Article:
"But Asia is the world’s largest base of handsets, of smartphones and tablets. It is the largest revenue for gaming revenue, much larger than North America, and it is growing at a much faster rate."- Kabam COO Kent Wakeford The challenges -- even perils -- of getting access to the Chinese mobile market are becoming well known. There's massive fragmentation in its Android app stores, and culturalization is extremely tricky. Those are far from the only challenges, either -- there are many others. In a new interview with Re/code, Kabam COO Kent Wakeford lays out the case for partnering up to enter the market, rather than trying to go it alone. That's why Kabam has turned to a partnership with Chinese internet giant Alibaba, which invested $120 million in the San Francisco-based mobile developer in exchange for a seat on its board and the ability to distribute its games in China. The first Kabam game to head East will be its Lord of the Rings card game. What does Kabam get out of the deal, beside access to a huge user base? "Alibaba will help us integrate with other app stores across the board, not just their own," Wakeford says. Alibaba also understands Chinese user behavior better than Kabam: "Where do they spend money, what mechanics do they spend more time on?" Wakeford asks.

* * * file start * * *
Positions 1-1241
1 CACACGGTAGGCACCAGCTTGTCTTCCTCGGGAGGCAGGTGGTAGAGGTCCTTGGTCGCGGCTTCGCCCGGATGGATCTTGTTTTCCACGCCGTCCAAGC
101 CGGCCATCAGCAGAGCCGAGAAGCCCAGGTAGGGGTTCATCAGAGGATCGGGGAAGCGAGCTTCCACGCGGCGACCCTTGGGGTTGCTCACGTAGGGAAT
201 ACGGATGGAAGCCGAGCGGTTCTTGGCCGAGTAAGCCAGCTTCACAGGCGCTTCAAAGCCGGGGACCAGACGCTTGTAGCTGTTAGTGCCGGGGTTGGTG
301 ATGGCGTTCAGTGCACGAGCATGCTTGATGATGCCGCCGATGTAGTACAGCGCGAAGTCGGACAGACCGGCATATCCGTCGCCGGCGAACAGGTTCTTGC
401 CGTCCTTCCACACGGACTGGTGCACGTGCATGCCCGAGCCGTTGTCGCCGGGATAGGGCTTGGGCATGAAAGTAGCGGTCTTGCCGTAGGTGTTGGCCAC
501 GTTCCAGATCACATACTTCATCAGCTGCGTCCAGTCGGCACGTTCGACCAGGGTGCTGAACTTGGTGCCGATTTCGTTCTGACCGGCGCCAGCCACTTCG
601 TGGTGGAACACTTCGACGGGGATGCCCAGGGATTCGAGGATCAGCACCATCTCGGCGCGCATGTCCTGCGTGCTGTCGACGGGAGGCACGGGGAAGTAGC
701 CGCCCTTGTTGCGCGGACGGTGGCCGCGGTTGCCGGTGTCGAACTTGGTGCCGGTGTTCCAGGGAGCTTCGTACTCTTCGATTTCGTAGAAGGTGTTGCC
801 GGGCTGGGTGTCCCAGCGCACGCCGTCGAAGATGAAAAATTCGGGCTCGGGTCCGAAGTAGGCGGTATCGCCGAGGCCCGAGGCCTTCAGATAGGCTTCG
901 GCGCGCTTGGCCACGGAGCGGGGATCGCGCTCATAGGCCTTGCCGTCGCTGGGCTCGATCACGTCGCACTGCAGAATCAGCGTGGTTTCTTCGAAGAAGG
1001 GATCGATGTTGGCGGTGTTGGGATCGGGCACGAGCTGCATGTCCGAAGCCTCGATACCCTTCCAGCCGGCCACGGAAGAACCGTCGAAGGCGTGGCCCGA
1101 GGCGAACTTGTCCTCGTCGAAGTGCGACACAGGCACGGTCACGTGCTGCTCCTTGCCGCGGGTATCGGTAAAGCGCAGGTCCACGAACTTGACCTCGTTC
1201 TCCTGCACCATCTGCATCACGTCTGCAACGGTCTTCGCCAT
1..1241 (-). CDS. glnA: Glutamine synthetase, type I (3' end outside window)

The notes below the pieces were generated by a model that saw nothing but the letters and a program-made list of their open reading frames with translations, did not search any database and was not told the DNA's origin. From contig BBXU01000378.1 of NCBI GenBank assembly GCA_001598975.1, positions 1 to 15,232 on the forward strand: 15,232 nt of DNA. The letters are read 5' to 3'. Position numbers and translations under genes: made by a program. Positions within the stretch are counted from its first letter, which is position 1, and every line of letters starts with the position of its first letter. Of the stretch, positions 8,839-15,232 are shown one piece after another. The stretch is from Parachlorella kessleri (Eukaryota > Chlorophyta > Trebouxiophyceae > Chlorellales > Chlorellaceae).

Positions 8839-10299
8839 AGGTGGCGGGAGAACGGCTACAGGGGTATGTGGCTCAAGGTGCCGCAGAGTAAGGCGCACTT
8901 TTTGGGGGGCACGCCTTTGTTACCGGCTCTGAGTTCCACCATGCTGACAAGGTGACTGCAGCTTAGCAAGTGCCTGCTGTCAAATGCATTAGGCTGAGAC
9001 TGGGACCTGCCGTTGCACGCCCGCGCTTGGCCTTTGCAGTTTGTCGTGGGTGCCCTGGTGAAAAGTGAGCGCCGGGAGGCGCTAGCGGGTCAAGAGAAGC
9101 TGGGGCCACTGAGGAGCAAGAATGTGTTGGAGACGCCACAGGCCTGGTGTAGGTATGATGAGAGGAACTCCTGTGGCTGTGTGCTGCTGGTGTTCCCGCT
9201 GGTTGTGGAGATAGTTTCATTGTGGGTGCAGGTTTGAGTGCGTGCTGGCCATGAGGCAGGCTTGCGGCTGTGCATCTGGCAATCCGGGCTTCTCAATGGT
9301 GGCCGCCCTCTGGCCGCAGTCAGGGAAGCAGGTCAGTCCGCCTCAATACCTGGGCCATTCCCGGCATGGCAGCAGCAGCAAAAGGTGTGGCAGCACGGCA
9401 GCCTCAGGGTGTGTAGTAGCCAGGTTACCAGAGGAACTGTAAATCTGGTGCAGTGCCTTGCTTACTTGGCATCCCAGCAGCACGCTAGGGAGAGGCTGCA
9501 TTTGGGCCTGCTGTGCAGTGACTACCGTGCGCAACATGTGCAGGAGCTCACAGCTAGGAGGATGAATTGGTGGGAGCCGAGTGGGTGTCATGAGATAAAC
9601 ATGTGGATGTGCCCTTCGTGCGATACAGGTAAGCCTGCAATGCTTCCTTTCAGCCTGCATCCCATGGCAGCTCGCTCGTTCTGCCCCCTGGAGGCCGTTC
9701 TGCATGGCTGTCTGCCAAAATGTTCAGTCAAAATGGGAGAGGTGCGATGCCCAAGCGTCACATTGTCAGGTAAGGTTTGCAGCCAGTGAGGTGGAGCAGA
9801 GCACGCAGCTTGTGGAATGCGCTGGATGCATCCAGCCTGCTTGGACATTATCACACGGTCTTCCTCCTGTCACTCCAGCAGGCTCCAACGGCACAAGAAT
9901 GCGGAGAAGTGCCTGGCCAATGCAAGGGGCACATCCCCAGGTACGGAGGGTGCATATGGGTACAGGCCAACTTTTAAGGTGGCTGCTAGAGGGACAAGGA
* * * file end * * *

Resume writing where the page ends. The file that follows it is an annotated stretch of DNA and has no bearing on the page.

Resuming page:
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Big challenges: The whys behind Kabam's Chinese deal
Last month, the free-to-play mobile mid-core studio announced a huge investment by China's Alibaba -- necessary for growth, COO Kent Wakeford says in a new interview.